If you use a blood glucose meters from one of the big four meter companies to check your level four times a day, you will probably pay anywhere from $1,700 to $2,300 each year. But if instead you test with a meter and strips from one of the “big box” stores, you would be out of pocket only about $600 to $800.
This is a useful bit of information from the latest Consumer Reports review of the “Best Blood Glucose Meters.” The magazine rates 21 meters in a brief article of one chart and five paragraphs in less than a page in its November 2012 issue.
The big box stores that sell some of the least expensive meters and test strips are Wal-Mart and Target. Wal-Mart has offered its ReliOn brand for years, but Target now offers its Up & Up brand.
Still, the wide price gap may be misleading. Each of the big four — LifeScan, Roche, Bayer, and Abbott — offer programs that can provide some of us test strips for considerably less.
Most people with diabetes will find the report, however brief, useful. It’s already on newsstands and, better yet, on the shelves of most libraries.
What Consumer Reports says is important. Published by the nonprofit Consumers Union and containing no ads, this is one of our largest circulation magazines. Two years ago it had a circulation of 7.3 million copies, according to a review of the magazine in The Wall Street Journal.
The magazine regularly reviews these meters, the most important tool that we have for managing our blood sugar. Four years ago I wrote here about its review of 13 meters from eight different manufacturers.
Other magazines also review our meters, notably Diabetes Forecast.Their review this past January provides some useful information, but it makes a point of noting that, “Diabetes Forecast doesn’t test or recommend products.”
Men’s Health has an article online reviewing the “10 Best Blood-Glucose Meters”. This article is undated, but according to the Wayback Machine, it’s been online since February. It fails to tell us how it conducted its tests.
Unfortunately, Consumer Reports also omits that vital information. Both of these magazines rate the meters on the basis of accuracy and consistency (which Consumer Reports calls repeatability). But neither publications says what standards they use, how many people they tested, how many tests each of these people made, or even what organization did the testing for them.
Still, since the accuracy of the meters we have to use are one of the most common questions people ask me, here are the 9 of 21 meters that Consumer Reports rates excellent for accuracy:
FreeStyle Freedom Lite
Accu-Chek Compact Plus
Bayer Breeze 2
Up & Up
TrueResult Blood Glucose Monitoring Sytem
Here’s are the six of the 10 meters that MensHealth rated excellent for accuracy:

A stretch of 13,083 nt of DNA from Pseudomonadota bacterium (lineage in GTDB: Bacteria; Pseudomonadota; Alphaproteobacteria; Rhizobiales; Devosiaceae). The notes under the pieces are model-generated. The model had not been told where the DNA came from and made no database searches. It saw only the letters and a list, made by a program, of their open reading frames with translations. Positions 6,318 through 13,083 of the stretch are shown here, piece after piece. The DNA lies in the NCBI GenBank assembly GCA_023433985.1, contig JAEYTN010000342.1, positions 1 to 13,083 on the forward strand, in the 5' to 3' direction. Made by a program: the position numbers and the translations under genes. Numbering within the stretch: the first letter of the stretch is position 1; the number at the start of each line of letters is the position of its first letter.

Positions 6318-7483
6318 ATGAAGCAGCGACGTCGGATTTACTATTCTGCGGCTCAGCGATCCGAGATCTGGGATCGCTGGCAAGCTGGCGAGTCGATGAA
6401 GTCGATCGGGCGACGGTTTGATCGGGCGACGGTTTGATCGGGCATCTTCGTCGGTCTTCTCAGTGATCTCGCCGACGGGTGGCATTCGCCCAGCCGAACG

Most of us seem to care more about accuracy than consistency (or repeatability). But the latter is arguably even more important. It also seems to be rarer: Consumer Reports rated only five of the 21 meters that it tested as excellent in this respect:
FreeStyle Freedom Lite
Accu-Chek Compact Plus
MensHealth thinks that only one of the 10 meters it tested rates excellent for consistency:
Note that no one meter rated excellent in both accuracy and consistency in both reviews. But even more important, I think, is a strange anomaly that I wrote about in my earlier Consumer Report review of these meters. I wrote that here four years ago, and in the meantime spokespeople from LifeScan confirmed what I had written:
“More interesting, I think, is the meter model that the magazine rated excellent in consistency and accuracy. It’s LifeScan’s OneTouch UltraMini. The biggest surprise for me is that this inexpensive meter rates higher on consistency and accuracy than the two other LifeScan meters, the OneTouch Ultra2 and the OneTouch UltraSmart, that the article evaluated. All of these meters use the same test strips and technology.”
I also need to repeat two points that I made four years ago when I reviewed a previous Consumer Reports review of blood glucose meters.
I would have happier with the article if they had included one or more WaveSense meters from AgaMatrix. The technology of this smaller meter manufacturer seems to be superior in consistency and accuracy.
The magazine also missed the main value meter. US Diagnostics sells Maxima meters, which use the least expensive test strips currently available.
Consequently, I consider the new Consumer Reports article (and to a much lesser extent the MensHealth article) a useful addition to our knowledge of the blood sugar meters that we have to use. Useful, but hardly the last word.
This article is based on an earlier version of my article published by HealthCentral.